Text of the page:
HTC's New China-Only Mobile OS is a Risky Bet
As financial struggles mount, the company tries its hand at another mobile market.
Wed, August 28, 2013
IDG News Service — Not to be held back by reports of its ever-decreasing marketshare, HTC is reportedly working on a new mobile operating system that should debut in the Chinese market later this year.
The OS will have native integration with China-specific apps, like its own microblogging service, as well as a few others that are to be vetted by Chinese government officials.A It'sA unclearA whether the software will be built from scratch or be built on top of the Android framework, though the latter sounds unlikely since HTC already does that with the Sense interface on its current stock of Android handsets.
HTC entered the beginning of the year with high hopes and clear intentions for turning around its deteriorating business. But even after the launch of its new flagship, the HTC One, the company struggledA through most of the year with profit losses and hardware missteps, like the Facebook-backed HTC First. What's worse, HTC will likely post its first loss in history as it trails behind the likes of hardware manufacturing giants like South Korea's Samsung, which has a veritable stronghold on the mobile industry.
Currently, the company is experiencing phenomenal growth in China, jumping from 2.6 percent to 6 percent marketshare in just one fiscal quarter. Other companies are also looking to expand within the country, and this particular project will likely play into China's efforts to create its own country-wide ecosystem and reduce its reliability on American-owned companies like Apple and Google. However, China might not be the light at the end of the tunnel. "The market is very competitive, due to the presence of Whitebox [hardware]," wrote Carolina Milanesi, Gartner's research VP for consumer markets and techologies, in an email to TechHive. The ever-growing market of non-branded hardware, coupled with manufacturers that already have a stronghold on the Chinese market, like Xiaomi, can offer more competitive pricing.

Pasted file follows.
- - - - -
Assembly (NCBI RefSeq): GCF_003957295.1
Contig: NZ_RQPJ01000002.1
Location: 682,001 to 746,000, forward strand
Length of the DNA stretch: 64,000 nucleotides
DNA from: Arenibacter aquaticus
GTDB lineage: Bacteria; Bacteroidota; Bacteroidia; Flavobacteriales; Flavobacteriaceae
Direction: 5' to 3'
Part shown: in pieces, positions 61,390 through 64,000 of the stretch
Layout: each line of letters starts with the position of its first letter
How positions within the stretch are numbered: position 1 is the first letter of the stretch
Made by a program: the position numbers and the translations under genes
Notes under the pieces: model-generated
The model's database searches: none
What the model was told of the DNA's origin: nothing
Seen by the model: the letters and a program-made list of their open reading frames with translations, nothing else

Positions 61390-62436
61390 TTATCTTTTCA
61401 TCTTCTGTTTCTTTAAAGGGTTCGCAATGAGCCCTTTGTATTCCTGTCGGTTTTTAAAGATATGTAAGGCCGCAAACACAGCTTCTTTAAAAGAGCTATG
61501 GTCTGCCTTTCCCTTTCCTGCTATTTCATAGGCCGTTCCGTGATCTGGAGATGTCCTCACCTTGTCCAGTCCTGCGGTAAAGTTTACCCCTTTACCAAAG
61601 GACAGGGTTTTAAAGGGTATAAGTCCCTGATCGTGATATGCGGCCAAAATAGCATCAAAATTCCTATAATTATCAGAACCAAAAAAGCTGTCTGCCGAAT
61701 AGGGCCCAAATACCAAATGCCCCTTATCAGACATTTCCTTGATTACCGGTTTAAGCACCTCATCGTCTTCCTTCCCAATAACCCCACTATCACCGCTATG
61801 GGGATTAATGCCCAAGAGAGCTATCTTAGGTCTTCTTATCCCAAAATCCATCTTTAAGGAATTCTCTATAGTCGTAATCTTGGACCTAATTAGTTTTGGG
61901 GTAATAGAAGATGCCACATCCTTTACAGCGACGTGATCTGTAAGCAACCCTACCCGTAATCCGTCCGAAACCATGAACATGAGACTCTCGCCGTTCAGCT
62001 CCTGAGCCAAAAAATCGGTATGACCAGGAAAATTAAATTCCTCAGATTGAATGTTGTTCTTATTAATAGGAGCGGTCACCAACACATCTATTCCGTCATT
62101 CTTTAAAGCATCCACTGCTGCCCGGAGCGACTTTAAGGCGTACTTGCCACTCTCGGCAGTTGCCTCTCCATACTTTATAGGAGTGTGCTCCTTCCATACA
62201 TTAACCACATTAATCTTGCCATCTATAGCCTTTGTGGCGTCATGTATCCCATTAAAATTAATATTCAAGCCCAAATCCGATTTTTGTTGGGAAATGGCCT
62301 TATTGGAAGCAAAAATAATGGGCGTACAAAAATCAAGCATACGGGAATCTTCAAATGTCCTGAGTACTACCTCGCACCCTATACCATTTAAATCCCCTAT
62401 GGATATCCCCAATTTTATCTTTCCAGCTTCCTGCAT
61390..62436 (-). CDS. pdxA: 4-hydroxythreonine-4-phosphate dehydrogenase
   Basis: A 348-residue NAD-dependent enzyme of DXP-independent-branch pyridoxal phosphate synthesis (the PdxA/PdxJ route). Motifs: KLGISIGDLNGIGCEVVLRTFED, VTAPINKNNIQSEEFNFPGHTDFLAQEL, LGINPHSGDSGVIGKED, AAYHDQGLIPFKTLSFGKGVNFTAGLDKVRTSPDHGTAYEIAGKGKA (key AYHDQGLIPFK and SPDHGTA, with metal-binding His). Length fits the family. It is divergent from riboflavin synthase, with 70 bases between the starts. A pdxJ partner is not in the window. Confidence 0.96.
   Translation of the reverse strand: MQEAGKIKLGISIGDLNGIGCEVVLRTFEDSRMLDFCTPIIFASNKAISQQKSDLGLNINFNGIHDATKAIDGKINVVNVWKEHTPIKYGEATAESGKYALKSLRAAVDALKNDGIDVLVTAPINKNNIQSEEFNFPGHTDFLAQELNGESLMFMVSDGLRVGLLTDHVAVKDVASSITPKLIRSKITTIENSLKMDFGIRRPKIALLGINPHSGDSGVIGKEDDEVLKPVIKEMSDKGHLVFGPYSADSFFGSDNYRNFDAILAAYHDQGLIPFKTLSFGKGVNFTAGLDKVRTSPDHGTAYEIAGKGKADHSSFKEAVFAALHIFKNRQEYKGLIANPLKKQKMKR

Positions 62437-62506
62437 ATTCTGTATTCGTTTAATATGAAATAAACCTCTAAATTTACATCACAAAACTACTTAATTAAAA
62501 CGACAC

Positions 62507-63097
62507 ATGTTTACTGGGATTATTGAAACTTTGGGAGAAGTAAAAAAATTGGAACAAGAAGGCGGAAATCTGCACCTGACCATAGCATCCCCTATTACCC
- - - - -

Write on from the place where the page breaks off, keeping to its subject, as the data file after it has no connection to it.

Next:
Milanesi also writes that HTC's own operating system shouldn't be seen as an entry into the OS wars, but as "a good strategy to penetrate China...you need to look at this more as a custom [operating system] delivered to China." She adds that, "if they are working with the carriers or the government, where basically they are securing sponsorship, they will have an advantage."
Charles Golvin, principal researcher at Forrester Research, posits that because the Chinese market is huge, even a small gain in marketshare within the country could help translate into significant sales for them. "If they can grow sales and marketshare--even a small gain in marketshare--in China, just given its gargantuan size, that will translate into significant sales for them." He added that while it wouldn't be a panacea for the company's financial woes, it would help their bottom line.